4 – Excitebots: Trick Racing
While I had many ‘Excite’ titles to choose from for this list I decided to give some time in the spotlight to my personal favorite game the series but one that many seemed to have overlooked. Excitebots: Trick Racing for the Wii combines the fast paced action/racing of its predecessor, ExciteTruck but adds in wacky, mini-game style antics throughout the race like trying to score a goal in soccer or hit a strike bowling. Its weird and its a little dumb but its an all around good time that I hope we get to see again.
3 – Arms
The newest game to make our list Arms was one of the first brand new Switch titles revealed and has, in a short amount of time, become one of the system’s earliest hits selling over 1.4 million copies according to Nintendo. And its easy to see why as the game mixes both complex and deep controls with a simple arcade-like feel that helps the game feel akin to another major Nintendo fighting series. Maybe in a few years, if we decide to revisit this list we won’t be able to include Arms if it keeps up this pace of growth.
2 – Rhythm Heaven: Mega Mix
One of my personal favorite games on the Nintendo 3DS, Rhythm Heaven: Mega Mix is like a greatest hits album of all the things that made Rhythm Heaven so great to begin with. Featuring games from the GBA, DS and Wii titles as well as an almost unbelievable amount of new, original content, this is a game that you definitely should not look over, especially if you fancy yourself a fan of not only music and rhythm games but weird and adorable titles as well.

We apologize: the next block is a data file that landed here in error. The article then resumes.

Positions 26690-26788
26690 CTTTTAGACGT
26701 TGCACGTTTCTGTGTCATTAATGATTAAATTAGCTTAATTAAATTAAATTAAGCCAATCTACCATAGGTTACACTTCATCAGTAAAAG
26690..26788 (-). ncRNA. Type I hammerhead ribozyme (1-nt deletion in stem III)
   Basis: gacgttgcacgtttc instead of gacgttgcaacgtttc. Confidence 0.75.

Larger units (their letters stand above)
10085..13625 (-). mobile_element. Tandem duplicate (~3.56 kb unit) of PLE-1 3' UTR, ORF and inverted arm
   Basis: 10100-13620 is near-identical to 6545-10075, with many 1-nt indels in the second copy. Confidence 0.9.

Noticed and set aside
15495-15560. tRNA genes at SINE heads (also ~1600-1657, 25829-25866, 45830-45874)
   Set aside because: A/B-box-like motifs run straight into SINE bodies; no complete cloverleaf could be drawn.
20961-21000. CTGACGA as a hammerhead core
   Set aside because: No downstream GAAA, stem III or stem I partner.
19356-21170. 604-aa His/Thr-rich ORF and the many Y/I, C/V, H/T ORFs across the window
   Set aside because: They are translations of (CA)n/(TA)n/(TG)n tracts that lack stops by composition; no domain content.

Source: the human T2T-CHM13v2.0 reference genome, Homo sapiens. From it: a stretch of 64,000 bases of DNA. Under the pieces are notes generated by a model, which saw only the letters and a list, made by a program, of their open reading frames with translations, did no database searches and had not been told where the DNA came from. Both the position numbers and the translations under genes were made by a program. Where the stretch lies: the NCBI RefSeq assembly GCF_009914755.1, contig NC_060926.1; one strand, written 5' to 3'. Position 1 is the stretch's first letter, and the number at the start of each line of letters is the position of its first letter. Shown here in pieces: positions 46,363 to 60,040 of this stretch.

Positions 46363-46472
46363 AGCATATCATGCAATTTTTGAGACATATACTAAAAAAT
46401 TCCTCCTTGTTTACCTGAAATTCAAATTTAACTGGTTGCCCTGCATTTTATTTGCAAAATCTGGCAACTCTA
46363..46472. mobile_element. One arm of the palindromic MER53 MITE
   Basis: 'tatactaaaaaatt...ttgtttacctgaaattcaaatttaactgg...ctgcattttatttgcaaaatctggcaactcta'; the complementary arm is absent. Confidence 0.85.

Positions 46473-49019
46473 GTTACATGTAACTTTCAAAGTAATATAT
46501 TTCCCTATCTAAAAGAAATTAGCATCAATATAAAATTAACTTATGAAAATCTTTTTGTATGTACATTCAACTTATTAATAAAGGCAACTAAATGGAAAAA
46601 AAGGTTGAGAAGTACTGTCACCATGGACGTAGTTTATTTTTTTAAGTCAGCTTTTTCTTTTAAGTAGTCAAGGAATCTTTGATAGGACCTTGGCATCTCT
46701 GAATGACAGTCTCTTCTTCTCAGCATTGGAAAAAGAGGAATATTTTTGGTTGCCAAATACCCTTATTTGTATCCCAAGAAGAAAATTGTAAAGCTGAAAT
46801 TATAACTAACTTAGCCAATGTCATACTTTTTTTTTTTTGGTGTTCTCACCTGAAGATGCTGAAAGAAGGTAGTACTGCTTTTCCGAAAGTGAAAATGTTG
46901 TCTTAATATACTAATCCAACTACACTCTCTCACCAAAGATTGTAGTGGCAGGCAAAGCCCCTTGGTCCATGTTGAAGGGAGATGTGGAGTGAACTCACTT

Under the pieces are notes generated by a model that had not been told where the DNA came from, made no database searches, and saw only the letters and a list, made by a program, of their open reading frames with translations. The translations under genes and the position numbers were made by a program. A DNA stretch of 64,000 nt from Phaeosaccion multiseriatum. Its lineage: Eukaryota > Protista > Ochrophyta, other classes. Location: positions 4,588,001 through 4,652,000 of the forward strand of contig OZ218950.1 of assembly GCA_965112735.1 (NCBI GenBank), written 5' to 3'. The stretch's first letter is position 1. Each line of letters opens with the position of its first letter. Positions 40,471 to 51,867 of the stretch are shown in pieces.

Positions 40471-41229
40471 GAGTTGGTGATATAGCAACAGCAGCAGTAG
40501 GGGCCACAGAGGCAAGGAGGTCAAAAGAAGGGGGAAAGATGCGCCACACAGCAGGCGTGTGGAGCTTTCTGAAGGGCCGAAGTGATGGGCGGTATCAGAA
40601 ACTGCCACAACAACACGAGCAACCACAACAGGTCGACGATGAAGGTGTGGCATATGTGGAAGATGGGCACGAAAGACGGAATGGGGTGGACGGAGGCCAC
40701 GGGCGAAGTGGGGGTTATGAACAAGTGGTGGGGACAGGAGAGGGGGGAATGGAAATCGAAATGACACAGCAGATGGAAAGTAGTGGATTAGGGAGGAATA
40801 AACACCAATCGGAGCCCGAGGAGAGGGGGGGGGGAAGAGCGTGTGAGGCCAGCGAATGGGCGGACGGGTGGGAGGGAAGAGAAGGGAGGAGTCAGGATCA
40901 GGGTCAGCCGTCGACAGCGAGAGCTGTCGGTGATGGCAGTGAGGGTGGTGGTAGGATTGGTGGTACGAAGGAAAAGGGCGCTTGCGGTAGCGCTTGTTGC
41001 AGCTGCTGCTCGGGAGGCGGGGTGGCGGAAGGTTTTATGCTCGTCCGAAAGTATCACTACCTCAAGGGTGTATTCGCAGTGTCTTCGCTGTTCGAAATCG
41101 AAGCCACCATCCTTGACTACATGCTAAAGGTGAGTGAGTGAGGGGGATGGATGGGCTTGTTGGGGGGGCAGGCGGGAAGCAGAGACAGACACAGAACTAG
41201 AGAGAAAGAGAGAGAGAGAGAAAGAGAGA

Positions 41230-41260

1 – Golden Sun
Arguable the ‘biggest’ Nintendo series to not be considered a big franchise at all, Golden Sun (and its sequels The Lost Age and Dark Dawn) are excellent traditional RPGs that infuse just enough new mechanics to feel fresh while holding onto their turn-based roots. Nintendo has never officially closed the door on the series but it has been seven years since the last game in the series hit the Nintendo DS so it would take a pretty big effort to make it relevant again. Maybe a massive Switch game?! A boy can dream.
What ‘small’ Nintendo games left you with big feelings? Let us know in the comment section below.